You do have an interesting subject Mark. Unfortunately you covered things pretty well in your opening remarks. About the only difference in hand firing is you are using a shoulder stoker instead of a Hanna or Standard. The basics are still the same. Keep the fire as level and clean as possible, watching the stack to see how the fire is doing, and trying to maintain stable water and presure levels. Those things don't change regardless of the method of firing. When things get dicy are when you are assigned to clean up the fire of a greenhorn who has lost nearly all of the fire, is 100 pounds behind on steam on a 175 pound boiler, has about 2 drops of water showing in the bottom of the glass, and departure time is 10 minutes away. You have to know your engineer can handle the short 4 percent grade both up and down just out of the station with very little steam to keep the brakes off. Your work is really cut out for you in these situations.

As for using feedwater heaters the biggest noticable difference is the use of a globe valve to turn on the pumps instead of a handle to start the injector and the added heat in the water going into the boiler. Other than not having as much of a cooling effect on the boiler there is really little difference in firing with a heater and an injector. Most heaters do not heat when drifting because they use exhaust steam from the cylinders to heat the water so you use the injector going down grade or when stopped. Elesco claimed the exhaust from the air pumps, dynamo, and any other appliances on the boiler would preheat their water more than the injector and recomended using their heaters even when going downgrade. I have tried this and the effects seemed to be just about the same as using the injector so I guess their claims may be close to the truth.

The biggest difference in firing comes from the engines themselves. Engines like Southern 4501 really need a stoker because they are hungry and can really go through a pile of coal in a hurry. The 4501 is not impossible to hand fire but a bear for sure. The Canadian Pacific G-5 pacifics are good steamers and fire well with a stoker or by hand. The only problem I have with them is when hand firing the all weather cab is so close to your butt for a tall man like myself. I can never get far enough back to get a good shot at the right front corner. At least one person I know solved this problem by firing right handed to reach that corner. TVRM 610 is without doubt the easiest engine I have ever had the pleasure of hand fireing. Much like a shay, 610 will pop off if you shake the shovel at her. On the other hand PRR 643 is the most difficult engine I have ever tried to fire, especially with bad coal. She does not draft quite right, seems to have a firebox that is a little to small, and you must be very precise in placement of the coal if you do not want to start having clinkers. Good coal certainly reduces the problems and very good coal cures most of them but still this little pot can be a beast. She will make a fool out of you in a hurry if you are not paying attention and I have seen very experinced fireman loose their fires on that 0-6-0.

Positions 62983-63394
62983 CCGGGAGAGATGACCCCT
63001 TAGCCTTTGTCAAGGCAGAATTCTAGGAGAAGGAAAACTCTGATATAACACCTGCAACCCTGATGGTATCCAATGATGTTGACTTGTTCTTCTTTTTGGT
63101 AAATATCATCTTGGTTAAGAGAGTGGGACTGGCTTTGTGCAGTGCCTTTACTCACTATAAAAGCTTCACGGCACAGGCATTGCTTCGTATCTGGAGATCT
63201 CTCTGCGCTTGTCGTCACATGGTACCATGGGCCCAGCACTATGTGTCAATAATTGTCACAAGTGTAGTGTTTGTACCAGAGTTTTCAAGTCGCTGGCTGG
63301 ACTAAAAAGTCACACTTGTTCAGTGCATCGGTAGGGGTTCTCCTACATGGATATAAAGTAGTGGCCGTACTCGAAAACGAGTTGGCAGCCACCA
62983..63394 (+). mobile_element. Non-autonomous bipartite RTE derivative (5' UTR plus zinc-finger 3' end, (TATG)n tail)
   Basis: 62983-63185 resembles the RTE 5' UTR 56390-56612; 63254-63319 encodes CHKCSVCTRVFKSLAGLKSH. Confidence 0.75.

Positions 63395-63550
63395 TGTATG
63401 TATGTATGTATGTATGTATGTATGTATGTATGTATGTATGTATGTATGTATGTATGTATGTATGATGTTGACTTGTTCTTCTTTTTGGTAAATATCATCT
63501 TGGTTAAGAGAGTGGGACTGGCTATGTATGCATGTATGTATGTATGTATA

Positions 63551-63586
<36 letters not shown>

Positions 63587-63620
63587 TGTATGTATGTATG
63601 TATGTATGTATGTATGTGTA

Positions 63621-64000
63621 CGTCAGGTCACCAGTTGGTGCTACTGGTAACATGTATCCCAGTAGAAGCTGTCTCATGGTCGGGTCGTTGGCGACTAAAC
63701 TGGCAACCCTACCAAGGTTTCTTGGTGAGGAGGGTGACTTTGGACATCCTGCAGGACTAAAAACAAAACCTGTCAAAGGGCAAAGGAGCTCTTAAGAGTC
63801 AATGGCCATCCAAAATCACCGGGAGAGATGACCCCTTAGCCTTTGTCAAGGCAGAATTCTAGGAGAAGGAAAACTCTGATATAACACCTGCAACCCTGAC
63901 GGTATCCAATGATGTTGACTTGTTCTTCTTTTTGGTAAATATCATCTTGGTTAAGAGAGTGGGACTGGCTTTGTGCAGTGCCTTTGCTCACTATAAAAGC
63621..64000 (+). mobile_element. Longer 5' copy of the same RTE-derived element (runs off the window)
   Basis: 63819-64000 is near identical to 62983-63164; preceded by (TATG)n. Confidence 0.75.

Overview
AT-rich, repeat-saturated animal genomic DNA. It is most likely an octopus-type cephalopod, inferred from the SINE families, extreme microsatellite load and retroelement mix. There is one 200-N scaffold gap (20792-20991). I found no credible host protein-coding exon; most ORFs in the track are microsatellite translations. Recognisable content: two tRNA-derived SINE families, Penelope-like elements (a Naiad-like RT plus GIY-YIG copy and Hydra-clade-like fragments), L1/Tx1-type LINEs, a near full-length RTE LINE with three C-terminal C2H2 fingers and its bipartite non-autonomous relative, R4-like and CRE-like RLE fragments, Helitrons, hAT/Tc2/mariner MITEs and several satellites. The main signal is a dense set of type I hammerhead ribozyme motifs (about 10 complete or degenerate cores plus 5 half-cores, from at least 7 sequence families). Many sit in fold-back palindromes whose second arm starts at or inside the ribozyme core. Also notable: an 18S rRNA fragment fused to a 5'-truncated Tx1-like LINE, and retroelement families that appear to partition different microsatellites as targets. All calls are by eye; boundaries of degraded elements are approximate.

As for the boiler explosions on the C&O the oldtimers tell me the C&O was well known as a low water road. Their crews often thought running with low water allowed for better steaming by allowing more steam space in the boiler and having to heat less water. They were known for running with low water and paid little attention to the low water alarm because they had enough experience to know where the water was above the crown sheet, usually. As your photo proves when they were wrong they were really wrong. It is hard to believe anyone could have lived even for a short time when the boiler had spit its superheater units out the smokebox along with the header like this one has.

John Bohon

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Re: Firing Steam Locomotives

Postby Mark D » Mon Nov 20, 2006 8:15 pm

John
Very interesting post. I often wondered about the feedwater heater/feed pump vs injector, but have really only used injectors. I'm supposing that in normal running situations the feedwater heater allows one to charge more water into the boiler without dropping the pressure much as compared to an injector.